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Canon XH Series HDV Camcorders
Canon XH G1S / G1 (with SDI), Canon XH A1S / A1 (without SDI).


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Old April 10th, 2008, 08:14 AM   #1
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Recording into a small room with XHA1 and HV20

Hi all! The next week I will be recording several masterclasses in a music school. Those masterclasses will be celebrated indoors, in a small/medium room (maybe 5 x 10 meters). They will be using a wall projector too, for showing powerpoint slideshows and things like that.

I will be streaming live video to the Internet while recording, and then I'll publish the recorded videos in a webpage. So I need to catch the whole "action" for the live streaming, but I can take my whole footage (I have 2 camares) and do some postproduction for the published videos (maybe pointing one camera to the projection and the other to the teacher, I don't know).

I have a Canon XHA1 with a Libec LS38 tripod, and a Canon HV20 with a small (but enough) tripod (I have no shotgun mics, audio mixers or lights, because I'm a newbie, but I'll buy any required equipment, so please suggest).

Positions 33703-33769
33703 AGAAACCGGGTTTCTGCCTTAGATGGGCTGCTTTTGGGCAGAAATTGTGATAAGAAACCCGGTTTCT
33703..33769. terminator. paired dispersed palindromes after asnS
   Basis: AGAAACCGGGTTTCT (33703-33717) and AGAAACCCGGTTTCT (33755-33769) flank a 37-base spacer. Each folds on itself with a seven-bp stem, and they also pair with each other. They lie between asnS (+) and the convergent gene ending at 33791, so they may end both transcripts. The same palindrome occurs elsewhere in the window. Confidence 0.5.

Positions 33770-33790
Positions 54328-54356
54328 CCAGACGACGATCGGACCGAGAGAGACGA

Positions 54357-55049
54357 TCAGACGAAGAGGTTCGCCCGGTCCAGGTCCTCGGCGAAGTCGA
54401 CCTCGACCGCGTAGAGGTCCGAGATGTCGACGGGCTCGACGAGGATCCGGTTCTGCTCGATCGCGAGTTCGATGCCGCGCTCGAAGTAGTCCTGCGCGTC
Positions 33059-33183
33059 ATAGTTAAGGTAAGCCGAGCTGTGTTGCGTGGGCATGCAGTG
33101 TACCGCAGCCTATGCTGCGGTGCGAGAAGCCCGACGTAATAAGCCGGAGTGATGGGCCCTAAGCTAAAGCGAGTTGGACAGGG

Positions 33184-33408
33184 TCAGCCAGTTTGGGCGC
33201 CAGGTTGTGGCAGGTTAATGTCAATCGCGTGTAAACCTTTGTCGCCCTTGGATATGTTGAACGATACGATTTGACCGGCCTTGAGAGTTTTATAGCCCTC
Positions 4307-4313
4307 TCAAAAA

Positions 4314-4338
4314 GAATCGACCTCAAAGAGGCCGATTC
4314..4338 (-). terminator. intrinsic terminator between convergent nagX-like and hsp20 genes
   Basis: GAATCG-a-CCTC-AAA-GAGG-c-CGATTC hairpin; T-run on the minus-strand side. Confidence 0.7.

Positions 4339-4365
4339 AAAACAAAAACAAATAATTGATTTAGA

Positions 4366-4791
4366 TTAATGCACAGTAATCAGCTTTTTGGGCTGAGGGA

How would you use both cameras in this enviroment? And what about audio recording, microphone, light...? Thank you very much for any advices.
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Old April 10th, 2008, 11:43 AM   #2
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Hi,

If you are also recording the projected screen, I always put CS on. Its the deflicker function and sets the shutter right.

Please correct me if I am wrong, just a beginner :)
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Old April 10th, 2008, 12:11 PM   #3
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I'm a beginner too, but yes, the user manual talks about that CS function :)
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Old April 10th, 2008, 12:22 PM   #4
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Generally I haven't seen a flicker from a video projecter. What I usually do for those kinds of things is set one camera on a long shot that includes heads and shoulders of some of the crowd, the screen and the instructor. I'll light the instructor from the side with a fresnel if available, barndooring the light off the screen. Another light or two would light the audience, again being careful to keep the light off the screen. Then I use the second camera for a reverse angle of the audience. The best way to do this, if a third camera is available, is to lock down the first two if you're alone, and follow the instructor on a medium shot.
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Old April 10th, 2008, 12:33 PM   #5
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I have only 2 cameras, and I have to be careful with lights, because I can't disturb the teacher & audience too much... I will be less more than a "spy cameraman". That's my scenario. Any more suggestions? :-)